JACKSONVILLE BEACH, Fla. – While Florida is open for business and restaurants are at full capacity, owners seem to have one common complaint: they can’t hire enough staff.
Several restaurant owners have told News4Jax they believe that state and federal unemployment payments are so good that hourly workers don’t want to take gigs in the service industry.
It’s causing some restaurants to limit their hours or close early. But that could change on Saturday when Florida once again requires unemployed people to prove they’re trying to find work.
The brisket, the sides, the atmosphere — all reasons customers say they love The Bearded Pig BBQ. And the locally owned restaurant recently opened its second location on 3rd Street South in Jacksonville Beach.
The second location is bigger than the original eatery in San Marco, with 7,000 square feet of indoor and outdoor dining.
Yet the owners say there simply aren’t enough hands to go around to adequately staff the joint.
“We’re not even getting anybody applying,” co-owner Chad Munsey said. “It’s the craziest thing I’ve ever seen.”
Munsey and co-owner Michael Schmidt have been trying without success to fill their staffs both at the beach and in San Marco. They credit unemployment benefits for the lack of interested applicants.
“From the state and federal, you can make $675 for staying at home,” Munsey said. “For a guy that makes 14 or $15 an hour and actually has to work for that per hour, why not just stay home and collect the same amount?”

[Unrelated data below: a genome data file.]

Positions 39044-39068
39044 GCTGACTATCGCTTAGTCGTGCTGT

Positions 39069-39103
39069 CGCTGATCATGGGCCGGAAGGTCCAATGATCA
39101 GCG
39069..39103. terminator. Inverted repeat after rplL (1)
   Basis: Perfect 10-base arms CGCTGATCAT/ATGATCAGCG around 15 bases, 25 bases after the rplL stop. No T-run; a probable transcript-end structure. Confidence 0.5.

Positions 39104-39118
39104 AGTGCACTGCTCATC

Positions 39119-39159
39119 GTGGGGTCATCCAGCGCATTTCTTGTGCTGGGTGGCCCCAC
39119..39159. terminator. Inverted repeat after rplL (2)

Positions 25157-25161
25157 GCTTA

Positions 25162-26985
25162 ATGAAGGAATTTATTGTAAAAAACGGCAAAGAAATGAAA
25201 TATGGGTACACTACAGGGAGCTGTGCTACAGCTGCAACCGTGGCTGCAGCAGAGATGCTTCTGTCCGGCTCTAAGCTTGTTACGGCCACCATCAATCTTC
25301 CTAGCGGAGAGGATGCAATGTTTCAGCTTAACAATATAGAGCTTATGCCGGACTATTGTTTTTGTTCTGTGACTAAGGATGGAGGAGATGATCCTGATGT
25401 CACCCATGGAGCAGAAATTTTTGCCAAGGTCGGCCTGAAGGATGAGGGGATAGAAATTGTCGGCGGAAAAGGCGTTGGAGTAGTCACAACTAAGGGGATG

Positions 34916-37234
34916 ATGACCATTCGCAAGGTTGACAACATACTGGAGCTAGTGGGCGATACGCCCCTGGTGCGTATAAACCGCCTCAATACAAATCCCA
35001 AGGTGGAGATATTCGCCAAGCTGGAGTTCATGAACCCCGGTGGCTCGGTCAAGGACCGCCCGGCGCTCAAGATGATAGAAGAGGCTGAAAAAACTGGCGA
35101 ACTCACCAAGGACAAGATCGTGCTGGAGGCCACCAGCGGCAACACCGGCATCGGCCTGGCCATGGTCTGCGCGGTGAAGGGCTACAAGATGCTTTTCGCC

Despite ads on social media and a $250 signing bonus, there aren’t enough hourly workers to fill the vacancies.
Critics have said the industry pays low wages, which is why employees don’t want to work. But Munsey and Schmidt say that’s not the case at their business or other local restaurants.
“I can tell you that my staff of the front of the house, a tipped employee, we pay $8 an hour,” Munsey said. “They’re only required by the state to make $5.65. And then with their tips they average $22 or $23 an hour. My average person in the back of the house makes $14 or $15 an hour. Minimum wage is $8.65?”
Schmidt said he understands some places have restrictions that don’t allow people to make their full potential earnings on the job, but he noted that Florida is open and restaurants here do not have the same restrictions as other states.
Up the road on Beach Boulevard, the famous Angie’s Sub shop has the same problem. Owner Ed Malin even adjusted the eatery’s billboard to say: “Stimulus checks distributed here bi weekly, apply inside.”
This could change as Florida’s waiver on the work search requirement runs out Saturday. In other words, unemployed people will now have to prove they’re actually applying for jobs and trying to get work to get benefits.
As of April 19, Florida’s Department of Economic Opportunity has paid 2,346,043 claimants more than $26.3 billion. Gov. Ron DeSantis previously told DEO leadership to waive work search requirements until April 24.
“We will figure it out on our end,” Munsey said. “I just don’t want the guests to continue to be frustrated. Just bear with us, that’s all that we’re asking. That’s the big reason for getting the word out.”